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Simplexity Paperback – Import, April 17, 2008

39 customer reviews

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Product Details

  • Paperback: 256 pages
  • Publisher: John Murray Publishers Ltd; First edition & printing in this form edition (April 17, 2008)
  • Language: English
  • ISBN-10: 0719568137
  • ISBN-13: 978-0719568138
  • Product Dimensions: 5.1 x 0.9 x 7.8 inches
  • Shipping Weight: 7 ounces
  • Average Customer Review: 3.0 out of 5 stars  See all reviews (39 customer reviews)
  • Amazon Best Sellers Rank: #10,110,357 in Books (See Top 100 in Books)

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Customer Reviews

Most Helpful Customer Reviews

25 of 25 people found the following review helpful By Ken Palmer on July 27, 2008
Format: Hardcover
This book starts with a bang, and contains occasional flashes of brilliancy. The cover artwork, title, and premise are very appealing. Unfortunately this book doesn't live up to it's parenthetical subtitle of "how complex things can be made simple."

I picked this up at an airport for a good cross-country airplane read. Initially I was very happy with this purchase.

The first two chapters are very interesting, and propose some brilliant insights into human behavior. These insights, like all of the interesting facts in this book, are disappointingly unsupported by any bibliography or source references. Hopefully the publisher will consider adding a bibliography when the edition goes into paperback.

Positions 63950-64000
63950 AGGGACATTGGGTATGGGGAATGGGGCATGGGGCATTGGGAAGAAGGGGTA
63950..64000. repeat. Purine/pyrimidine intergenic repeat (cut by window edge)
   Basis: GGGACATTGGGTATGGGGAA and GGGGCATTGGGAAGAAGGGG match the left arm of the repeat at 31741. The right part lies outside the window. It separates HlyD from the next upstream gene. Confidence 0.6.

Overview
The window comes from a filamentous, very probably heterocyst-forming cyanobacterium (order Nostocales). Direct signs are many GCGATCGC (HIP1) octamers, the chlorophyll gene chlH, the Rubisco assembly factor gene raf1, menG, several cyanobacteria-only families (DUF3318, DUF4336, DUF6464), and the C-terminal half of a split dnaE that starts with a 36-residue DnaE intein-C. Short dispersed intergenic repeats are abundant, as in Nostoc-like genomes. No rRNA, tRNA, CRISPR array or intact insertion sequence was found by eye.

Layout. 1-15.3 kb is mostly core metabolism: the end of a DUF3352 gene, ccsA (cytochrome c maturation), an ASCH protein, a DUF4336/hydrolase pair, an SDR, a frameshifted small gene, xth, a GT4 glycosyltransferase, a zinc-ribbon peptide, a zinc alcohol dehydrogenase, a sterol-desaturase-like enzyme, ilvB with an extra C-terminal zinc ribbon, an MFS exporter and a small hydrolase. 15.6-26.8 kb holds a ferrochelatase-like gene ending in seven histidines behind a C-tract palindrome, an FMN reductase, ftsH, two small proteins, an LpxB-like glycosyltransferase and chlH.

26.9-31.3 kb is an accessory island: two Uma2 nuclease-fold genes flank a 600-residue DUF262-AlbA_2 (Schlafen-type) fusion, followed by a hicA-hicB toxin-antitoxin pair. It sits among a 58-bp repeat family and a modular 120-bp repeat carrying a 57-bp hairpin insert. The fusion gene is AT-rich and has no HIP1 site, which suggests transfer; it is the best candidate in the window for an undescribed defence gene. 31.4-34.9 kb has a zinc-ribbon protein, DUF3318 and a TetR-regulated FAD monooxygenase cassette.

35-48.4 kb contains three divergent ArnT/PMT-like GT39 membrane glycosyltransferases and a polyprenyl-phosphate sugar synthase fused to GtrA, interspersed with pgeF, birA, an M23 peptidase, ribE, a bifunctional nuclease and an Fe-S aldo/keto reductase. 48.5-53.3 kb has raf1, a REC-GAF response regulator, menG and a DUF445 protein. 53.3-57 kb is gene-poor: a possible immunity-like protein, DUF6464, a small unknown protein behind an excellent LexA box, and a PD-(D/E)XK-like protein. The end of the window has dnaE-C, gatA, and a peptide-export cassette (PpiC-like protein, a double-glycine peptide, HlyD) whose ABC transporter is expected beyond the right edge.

This book fizzles out around chapter 4. There are a few interesting tidbits of information in the sports-centric 6th chapter. But it never seems to pick up the momentum created in the first two chapters.

As a senior software developer I was keenly interested in reading chapter 9, which is technology centered. It's titled "Why are your cell phone and camera so absurdly complicated? Confused by Flexibility." This is where I expected Mr. Kluger to shine on the book's subtitle "How Complex Things Can Be Made Simple." In that respect this chapter was a complete let-down.

The chapter provides an overview of the development of TVs, cell phones, and software, with dips into washing machines and other gadgets. Ultimately it boils down to a list of complaints about the complexity in technology, and a suggestion that simplification will eventually come as a result of market forces.

My expectation was that some insights would be offered on HOW to make the technology simpler.
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20 of 20 people found the following review helpful By Jijnasu Forever VINE VOICE on June 22, 2008
Format: Hardcover
In a well-narrated and thought provoking book, Kluger raises some interesting questions about how we define or tend to view and experience complexity. Organized as a series of (essentially independent) 11 or so chapters, each one focuses on one aspect - herd mentality, instincts, equilibrium, payoffs, scale, objective, fear, silence, flexibility, false targets, and loveliness. A motivating title in the form of a paradox starts the discussion in each chapter. The titles (and the short sub title) alone are interesting enough to provoke one's imagination. The chapters that deal with instincts (analogy of fluid dynamics in traffic management and evacuation procedures) and scale (discussion on Kleiber's observations on animal mass, energy consumption and life spans) stood out the most.